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Testing a blended learning approach to education
By / September 3, 2014 /   Loading Disqus...
The education sector sometimes earns a bad rap for cycling through methods and practices that seem paramount one day and are abandoned the next. What constitutes good reading instruction: the “whole language” approach or a focus on phonemic awareness? What constitutes good math instruction: a spiraling curriculum, or a mastery-based approach? The back and forth from researchers in the field, practitioners in the classroom and sometimes conflicting national directions can be dizzying for educators, not to mention students and families.
 

Today, it seems everyone is wrestling with the question of how K-12 education should approach technology. Clearly, the opportunities are great. Technology can offer a personalized experience for every child, allowing educators to differentiate their instruction with precision and nuance.  Technology can engage young people with different learning modalities. It can help educators and administrators identify struggling students in real-time and allocate resources and attention to catch students up to speed quickly. 

 
Of course, this is still a new area, and there are some risks. Nationally, we’ve seen parents and teachers express real concerns about the protections of student privacy with technology that stores student data in “the cloud.” Educators question the quality of online curriculum, and wonder whether a software program could ever replace the invaluable expertise of a master teacher. Clearly, there is a need to balance technological learning and real-world experimentation. 
 
We don’t have the answers. But we know that our grantees in the education sector are working hard to test new theories, challenge assumptions and develop shareable insights for the right role of technology in education. That’s why the Rhode Island Foundation was proud to support the launch of Highlander Charter School’s Center for Blended Learning with a grant of $325,000 in 2013.  
 
Highlander is a regionally recognized pioneer in the area of “blended learning,” the practice of delivering core instructional content through multiple, integrated delivery systems. Executed well, blended learning doesn’t replace traditional instruction, but rather reinforces it by allowing teachers to stretch lessons further and allowing students to develop personal ownership over their education. Learn more about blended learning and the Highlander Charter School in this video from our digital reporter Connie Grosch.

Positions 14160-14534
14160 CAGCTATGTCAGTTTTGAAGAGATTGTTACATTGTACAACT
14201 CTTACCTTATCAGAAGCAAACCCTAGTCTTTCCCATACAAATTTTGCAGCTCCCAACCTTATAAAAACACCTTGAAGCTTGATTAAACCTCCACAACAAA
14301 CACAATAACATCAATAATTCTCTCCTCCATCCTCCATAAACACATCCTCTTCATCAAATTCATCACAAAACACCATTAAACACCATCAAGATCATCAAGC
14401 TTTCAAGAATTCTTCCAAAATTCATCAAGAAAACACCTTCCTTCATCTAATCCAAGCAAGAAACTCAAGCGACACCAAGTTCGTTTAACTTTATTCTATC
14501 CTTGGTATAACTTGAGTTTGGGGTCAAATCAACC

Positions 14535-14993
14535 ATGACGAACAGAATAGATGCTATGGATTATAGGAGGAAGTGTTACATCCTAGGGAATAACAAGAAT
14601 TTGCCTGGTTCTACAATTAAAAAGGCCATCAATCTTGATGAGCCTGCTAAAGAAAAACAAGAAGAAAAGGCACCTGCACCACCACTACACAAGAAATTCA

Earlier this month, The Learning Accelerator, a nonprofit organization supporting the implementation of high-quality blended learning in school districts and states across the U.S., announced a partnership with the Rhode Island Department of Education to make Rhode Island the first fully “blended-learning state” in the nation. The Learning Accelerator also supports the Highlander’s “Fuse Rhode Island” project, a statewide initiative for sharing, implementing, evaluating and scaling technology usage, and blended learning in schools across Rhode Island. With the support of national funders, the Rhode Island Department of Education and local grantees like Highlander’s Center for Blended Learning, the Rhode Island Foundation is proud to support innovative practices that hold real promise for wider application.  

Learn more about our strategy and education grantmaking here

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